Ethnic minority social workers face limited placement options
We are a group of local ethnic minority social workers. It was not easy studying to become a social worker; we can speak and understand Chinese but lack reading and writing skills. Although English is the medium of instruction in tertiary institutions, teachers and our peers usually spoke Cantonese during teaching and discussions in the classroom.
Most institutions have English as a compulsory subject, but there isn’t one that provides a Chinese class for local ethnic minority students to improve their grasp of the language. Despite the challenges, we persevered.
As Hongkongers born and raised, we want to serve different people with needs in the city, an aspiration shared by everyone who wants to become a social worker.
Yet when we get involved with mainstream social services, we realise that even though our speaking and listening skills allow us to communicate fluently with our service users, our involvement is limited by administrative documents and various forms that are in Chinese. This greatly limits our placement options as well as our job opportunities after graduation.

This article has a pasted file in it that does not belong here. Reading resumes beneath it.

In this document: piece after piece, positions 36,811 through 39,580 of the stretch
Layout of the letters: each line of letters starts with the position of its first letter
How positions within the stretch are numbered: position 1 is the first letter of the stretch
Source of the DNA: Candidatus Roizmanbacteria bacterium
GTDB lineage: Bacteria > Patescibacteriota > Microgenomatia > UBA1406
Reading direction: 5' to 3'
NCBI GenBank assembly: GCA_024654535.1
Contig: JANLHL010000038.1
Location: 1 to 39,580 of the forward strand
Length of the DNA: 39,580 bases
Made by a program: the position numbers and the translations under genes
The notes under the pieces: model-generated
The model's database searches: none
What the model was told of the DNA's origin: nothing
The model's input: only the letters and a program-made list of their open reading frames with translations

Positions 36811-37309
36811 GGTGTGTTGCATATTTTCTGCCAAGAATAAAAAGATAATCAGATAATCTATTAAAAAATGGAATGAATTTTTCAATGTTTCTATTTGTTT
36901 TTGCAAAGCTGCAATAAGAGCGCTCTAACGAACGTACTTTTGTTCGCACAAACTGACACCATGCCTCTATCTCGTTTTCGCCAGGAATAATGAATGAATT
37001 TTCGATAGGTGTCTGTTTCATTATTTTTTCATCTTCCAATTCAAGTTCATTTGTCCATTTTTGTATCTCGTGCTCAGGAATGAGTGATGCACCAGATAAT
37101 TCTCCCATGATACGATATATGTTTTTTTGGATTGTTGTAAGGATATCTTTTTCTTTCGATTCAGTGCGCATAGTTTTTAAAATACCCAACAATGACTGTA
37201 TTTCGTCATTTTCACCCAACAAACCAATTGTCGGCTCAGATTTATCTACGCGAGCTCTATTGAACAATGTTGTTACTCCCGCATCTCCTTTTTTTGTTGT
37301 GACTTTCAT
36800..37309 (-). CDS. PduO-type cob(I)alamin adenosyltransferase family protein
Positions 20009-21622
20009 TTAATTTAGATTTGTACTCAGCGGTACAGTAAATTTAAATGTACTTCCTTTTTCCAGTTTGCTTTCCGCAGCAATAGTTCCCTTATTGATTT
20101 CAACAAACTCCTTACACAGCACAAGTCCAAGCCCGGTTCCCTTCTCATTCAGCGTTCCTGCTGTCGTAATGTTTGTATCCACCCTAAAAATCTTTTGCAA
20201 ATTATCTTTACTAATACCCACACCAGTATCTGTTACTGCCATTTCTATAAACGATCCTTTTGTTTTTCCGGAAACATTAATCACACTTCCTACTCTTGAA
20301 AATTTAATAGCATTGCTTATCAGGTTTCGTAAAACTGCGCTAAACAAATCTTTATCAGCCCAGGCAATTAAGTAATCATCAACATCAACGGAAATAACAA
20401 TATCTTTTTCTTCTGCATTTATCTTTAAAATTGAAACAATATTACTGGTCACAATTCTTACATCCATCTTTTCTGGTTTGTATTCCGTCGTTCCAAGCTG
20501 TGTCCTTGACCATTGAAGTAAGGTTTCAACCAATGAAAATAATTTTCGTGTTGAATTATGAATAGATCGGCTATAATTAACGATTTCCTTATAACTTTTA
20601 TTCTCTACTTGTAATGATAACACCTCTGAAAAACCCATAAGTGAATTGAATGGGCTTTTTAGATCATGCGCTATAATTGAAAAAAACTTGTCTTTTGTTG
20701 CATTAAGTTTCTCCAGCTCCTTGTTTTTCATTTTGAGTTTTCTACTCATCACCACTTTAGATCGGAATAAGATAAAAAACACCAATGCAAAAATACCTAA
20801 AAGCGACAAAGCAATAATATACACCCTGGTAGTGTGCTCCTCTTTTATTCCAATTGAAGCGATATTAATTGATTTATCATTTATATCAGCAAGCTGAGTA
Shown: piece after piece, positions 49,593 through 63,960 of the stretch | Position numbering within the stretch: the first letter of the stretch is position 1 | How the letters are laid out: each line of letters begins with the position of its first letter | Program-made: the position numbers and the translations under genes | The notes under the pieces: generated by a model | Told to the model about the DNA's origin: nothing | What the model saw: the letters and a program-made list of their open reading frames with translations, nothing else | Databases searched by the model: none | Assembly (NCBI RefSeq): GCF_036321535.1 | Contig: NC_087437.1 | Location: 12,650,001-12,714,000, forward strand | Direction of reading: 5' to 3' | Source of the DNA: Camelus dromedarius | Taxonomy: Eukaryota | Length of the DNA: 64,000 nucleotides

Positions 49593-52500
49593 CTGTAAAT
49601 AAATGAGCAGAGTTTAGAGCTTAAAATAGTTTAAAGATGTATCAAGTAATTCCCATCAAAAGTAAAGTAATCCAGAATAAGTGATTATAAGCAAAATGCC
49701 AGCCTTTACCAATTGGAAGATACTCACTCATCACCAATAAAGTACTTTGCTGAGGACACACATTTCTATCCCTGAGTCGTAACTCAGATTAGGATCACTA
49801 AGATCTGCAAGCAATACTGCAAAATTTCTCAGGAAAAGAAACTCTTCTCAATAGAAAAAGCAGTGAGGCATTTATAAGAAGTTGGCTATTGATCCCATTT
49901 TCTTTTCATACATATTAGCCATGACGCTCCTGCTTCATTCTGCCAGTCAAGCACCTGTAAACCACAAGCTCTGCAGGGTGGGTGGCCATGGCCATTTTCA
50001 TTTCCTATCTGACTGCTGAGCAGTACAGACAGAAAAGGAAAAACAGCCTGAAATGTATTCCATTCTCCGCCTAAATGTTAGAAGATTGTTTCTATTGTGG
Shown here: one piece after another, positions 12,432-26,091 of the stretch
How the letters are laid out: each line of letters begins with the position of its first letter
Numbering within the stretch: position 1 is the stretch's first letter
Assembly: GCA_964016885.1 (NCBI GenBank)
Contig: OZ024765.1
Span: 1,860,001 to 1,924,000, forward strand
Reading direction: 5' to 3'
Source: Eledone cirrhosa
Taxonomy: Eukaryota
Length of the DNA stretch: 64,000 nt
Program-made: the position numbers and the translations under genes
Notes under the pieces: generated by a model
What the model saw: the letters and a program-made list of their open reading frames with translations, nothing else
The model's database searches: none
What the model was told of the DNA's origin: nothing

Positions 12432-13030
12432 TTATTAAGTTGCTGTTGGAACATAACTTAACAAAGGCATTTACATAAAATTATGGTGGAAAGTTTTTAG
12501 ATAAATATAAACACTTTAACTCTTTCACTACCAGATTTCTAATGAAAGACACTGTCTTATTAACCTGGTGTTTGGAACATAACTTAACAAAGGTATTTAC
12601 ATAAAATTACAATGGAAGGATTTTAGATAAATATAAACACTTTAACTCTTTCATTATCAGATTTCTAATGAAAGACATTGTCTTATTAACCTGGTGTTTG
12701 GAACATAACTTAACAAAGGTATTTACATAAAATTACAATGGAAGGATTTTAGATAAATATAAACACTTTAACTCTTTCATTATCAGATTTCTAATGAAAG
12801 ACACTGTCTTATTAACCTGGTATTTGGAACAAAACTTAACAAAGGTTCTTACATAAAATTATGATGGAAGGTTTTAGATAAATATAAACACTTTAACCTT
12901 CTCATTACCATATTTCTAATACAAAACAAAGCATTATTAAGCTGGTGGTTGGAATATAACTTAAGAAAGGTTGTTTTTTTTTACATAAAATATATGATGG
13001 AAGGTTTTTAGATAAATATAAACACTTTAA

We wanted to communicate all this to candidates for the Legislative Council election at an election forum on August 29, organised by the Hong Kong Social Workers Association. However, although the organiser had told the candidates there would be ethnic minorities participating in the forum, most of them still refused to speak English. One even said, “If I speak in English, people won’t understand me, I will have to repeat again in Chinese. It’s pointless.”
Hong Kong is a Chinese-majority society, so it’s understandable that service providers should have reasonable Chinese skills. But Hong Kong is not a Chinese-only society, and not every non-Chinese person can communicate fluently in Chinese, because of the flawed education system.
What are ethnic minority residents with Hong Kong identity cards who need help supposed to do? Should they just accept that NGOs and other organisations will be no of use to them, because the forms they have to fill in are all in Chinese or because the community and care workers speak little or no English?
We hope the new legislator in the social welfare functional constituency will lead by example and show respect for local ethnic minorities.
Arif Abbas, Jeffrey Andrews, Sadia Bibi, Ansah Malik